BOEUF BOURGUIGNON

BOEUF BOURGUIGNON (French beef stew with mushrooms, onions and red wine, for six to eight)

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a 5 to 6 ounce chunk of salt pork or bacon

olive oil or peanut oil

3 to 4 pounds beef stew meat cut into 2 inch squares

3 cups strong young red wine, such as Macon, Mountain Red or Gamay

2 or more cups beef stock or bouillon

1 bay leaf

1 teaspoon thyme

a 2 inch piece of dried orange peel, or 1/3 teaspoon bottled, dried peel

1 moderately large tomato

1 tablespoon tomato paste

1  or more cloves garlic

salt and pepper to taste

beurre manie for the final sauce (blend 3 tablespoons flour with 2-1/2 tablespoons soft butter)

18 to 24 small white onions about 1 inch in diameter

½ pound or more fresh mushrooms


  1. Cut the pork or bacon into lardons ¼ inch across and 1 inch long and blanch them (simmer 10 minutes in 2 quarts water to remove the salt and smoky taste).  Saute them slowly in 1 tablespoon of oil for 5 minutes until they are lightly browned.  Remove them and set aside.
  2. Heat the fat they have rendered, adding oil if necessary, to very hot but not smoking. Dry the meat with paper towels, and add as many pieces as will fit in one layer in the pan without crowding (If there is not sufficient room, the beef will steam rather than brown).  Brown nicely on all sides, regulating the heat so that the fat is hot but not smoking.  Add more oil is needed, and when one  piece is browned, transfer it to a casserole and add another piece until all are browned.  Pour the browning fat out of the pan and add a cup of wine.  Bring to a simmer, scraping up the coagulated browning juices, and pour this liquid over the beef.
  3. The recipe can be completed a day or two ahead to this point. Or, you may add the wine to it now, as well as the stock and seasonings from the next step.  Then set it aside and refrigerate.  The wine tenderizes the meat, and the other ingredients will flavor it as it marinates.
  4. Set the casserole over heat. Add the optional wine and enough stock or bouillon to cover the meat.  Add the bay leaf, thyme and orange peel.  Wash the tomato, chop it roughly and add it to the beef along with the tomato paste and the unpeeled garlic cut in half.  Bring to a simmer, taste, and salt lightly if necessary.  Cover and cook at a slow simmer on top of the stove.
  5. Choice or prime cuts of chuck or round may take only 2 hours, while shank or heel may take up to 4 hours. If you have top quality meat, check every 15 minutes or so after 1-1/2 hours of simmering.  The beef must not overcook and fall apart when served, but it must be tender enough for a pleasant chew.
  6. While the beef is simmering, peel the onions by dropping them into a saucepan of boiling water, bringing the water back to a boil, and boiling for 1 minute. Shave off the 2 ends of each onion, slip off the skins and pierce a cross 3/8 inch deep in the root ends to prevent them from bursting during cooking. Place the onions in a heavy saucepan, add ½ inch of water, a pinch of salt and the browned pork lardons.  Cover and simmer slowly, tossing occasionally, for about 30 minutes, or until the onions are just tender when pierced with a knife.  Set aside.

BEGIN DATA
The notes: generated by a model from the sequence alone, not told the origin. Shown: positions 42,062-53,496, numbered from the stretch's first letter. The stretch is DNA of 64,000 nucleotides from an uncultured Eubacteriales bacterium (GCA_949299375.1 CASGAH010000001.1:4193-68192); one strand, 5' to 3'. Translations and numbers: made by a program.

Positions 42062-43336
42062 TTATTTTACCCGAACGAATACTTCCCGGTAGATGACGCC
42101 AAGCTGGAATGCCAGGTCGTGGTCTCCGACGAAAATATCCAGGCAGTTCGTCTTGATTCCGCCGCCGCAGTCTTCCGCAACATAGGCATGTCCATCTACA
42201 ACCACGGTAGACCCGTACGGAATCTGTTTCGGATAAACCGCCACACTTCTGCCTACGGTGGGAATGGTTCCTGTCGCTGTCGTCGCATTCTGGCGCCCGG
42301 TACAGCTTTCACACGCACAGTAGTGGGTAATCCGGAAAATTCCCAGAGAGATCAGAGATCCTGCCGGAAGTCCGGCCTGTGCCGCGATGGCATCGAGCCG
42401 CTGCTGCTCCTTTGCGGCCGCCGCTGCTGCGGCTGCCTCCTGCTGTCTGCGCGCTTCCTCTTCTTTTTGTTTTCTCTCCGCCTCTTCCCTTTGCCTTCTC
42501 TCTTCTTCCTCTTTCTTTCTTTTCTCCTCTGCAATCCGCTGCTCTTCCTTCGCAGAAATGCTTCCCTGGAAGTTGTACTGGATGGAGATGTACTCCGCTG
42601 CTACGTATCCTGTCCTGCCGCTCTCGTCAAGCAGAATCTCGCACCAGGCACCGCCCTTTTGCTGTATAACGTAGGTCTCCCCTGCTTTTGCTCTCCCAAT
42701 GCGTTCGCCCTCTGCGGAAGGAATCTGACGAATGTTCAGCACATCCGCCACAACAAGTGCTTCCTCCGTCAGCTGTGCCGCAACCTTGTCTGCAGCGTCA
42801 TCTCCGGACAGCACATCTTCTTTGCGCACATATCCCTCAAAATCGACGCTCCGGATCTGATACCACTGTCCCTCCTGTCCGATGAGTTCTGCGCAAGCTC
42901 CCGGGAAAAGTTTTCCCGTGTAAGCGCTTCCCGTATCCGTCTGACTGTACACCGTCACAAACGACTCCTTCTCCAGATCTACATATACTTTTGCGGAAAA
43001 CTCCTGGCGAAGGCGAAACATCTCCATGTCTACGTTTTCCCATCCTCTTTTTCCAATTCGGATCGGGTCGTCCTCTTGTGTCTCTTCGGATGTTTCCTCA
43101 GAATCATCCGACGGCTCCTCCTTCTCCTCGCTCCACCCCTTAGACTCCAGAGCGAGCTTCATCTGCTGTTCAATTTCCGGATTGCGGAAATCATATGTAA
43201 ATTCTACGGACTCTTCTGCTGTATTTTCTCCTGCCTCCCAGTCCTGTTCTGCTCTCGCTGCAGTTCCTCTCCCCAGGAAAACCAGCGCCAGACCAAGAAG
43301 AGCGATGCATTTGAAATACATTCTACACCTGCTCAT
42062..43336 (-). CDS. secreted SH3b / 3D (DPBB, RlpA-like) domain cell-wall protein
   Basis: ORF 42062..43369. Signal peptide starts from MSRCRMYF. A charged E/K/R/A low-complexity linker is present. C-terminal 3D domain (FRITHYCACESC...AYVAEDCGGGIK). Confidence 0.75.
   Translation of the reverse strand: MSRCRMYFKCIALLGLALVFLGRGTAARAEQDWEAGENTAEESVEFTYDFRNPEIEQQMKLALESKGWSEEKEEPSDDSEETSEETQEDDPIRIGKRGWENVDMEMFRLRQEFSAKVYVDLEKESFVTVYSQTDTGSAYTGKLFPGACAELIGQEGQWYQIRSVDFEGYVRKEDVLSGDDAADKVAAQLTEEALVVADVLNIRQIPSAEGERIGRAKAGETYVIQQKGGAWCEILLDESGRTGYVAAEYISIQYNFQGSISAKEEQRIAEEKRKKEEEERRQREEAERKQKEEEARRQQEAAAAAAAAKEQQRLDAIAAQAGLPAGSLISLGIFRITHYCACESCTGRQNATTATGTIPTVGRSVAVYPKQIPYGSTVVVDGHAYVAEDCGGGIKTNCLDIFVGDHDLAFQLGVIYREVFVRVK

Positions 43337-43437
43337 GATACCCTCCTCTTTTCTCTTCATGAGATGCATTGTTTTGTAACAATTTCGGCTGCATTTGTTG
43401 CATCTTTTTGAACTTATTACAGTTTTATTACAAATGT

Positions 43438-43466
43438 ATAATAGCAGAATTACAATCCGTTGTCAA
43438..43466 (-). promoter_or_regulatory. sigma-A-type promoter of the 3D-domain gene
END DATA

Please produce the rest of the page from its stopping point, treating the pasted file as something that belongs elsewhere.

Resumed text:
7. Trim off dry or sandy stems of mushrooms, wash them thoroughly but rapidly and dry them in a towel. Leave them whole if they are small, and halve them or quarter them if they are larger.  Film a frying pan with 1/16 inch of oil, heat it to very hot but not smoking, and add enough mushrooms to cover the bottom of the pan.  Toss over high heat for 2 minutes until the mushrooms are lightly browned.  Add them to the cooked onions and proceed with the rest of the mushrooms, if any, in the same manner.
  8. When the beef is tender, set a large colander over a saucepan and pour the contents of the casserole into the colander. Wash out the casserole and return the meat to it.  Press the juices out of the remains in the colander, and discard the residue.
  9. Skim the fat off of the liquid in the saucepan and taste it carefully for strength and seasoning. You should have about 3 cups of meaty, rich stock.  Boil it down rapidly if weak, to concentrate the flavor, adding a bit more stock, wine, herbs, garlic, or tomato paste if you feel them necessary.  Remove from the heat, blend in the beurre manie with a wire whisk.  Bring to a boil, stirring, as it thickens to a light sauce.  Check seasoning.
  10. Arrange the onions, mushrooms and lardons over the beef in the casserole along with any onion-cooking juices. Pour the sauce over and simmer for 5 to 6 minutes, basting the meat and vegetables with the sauce to blend flavors.  The stew can be served immediately or set aside and reheated.   Serve with buttered egg noodles or parsley potatoes.

 From Julia Child’s Kitchen

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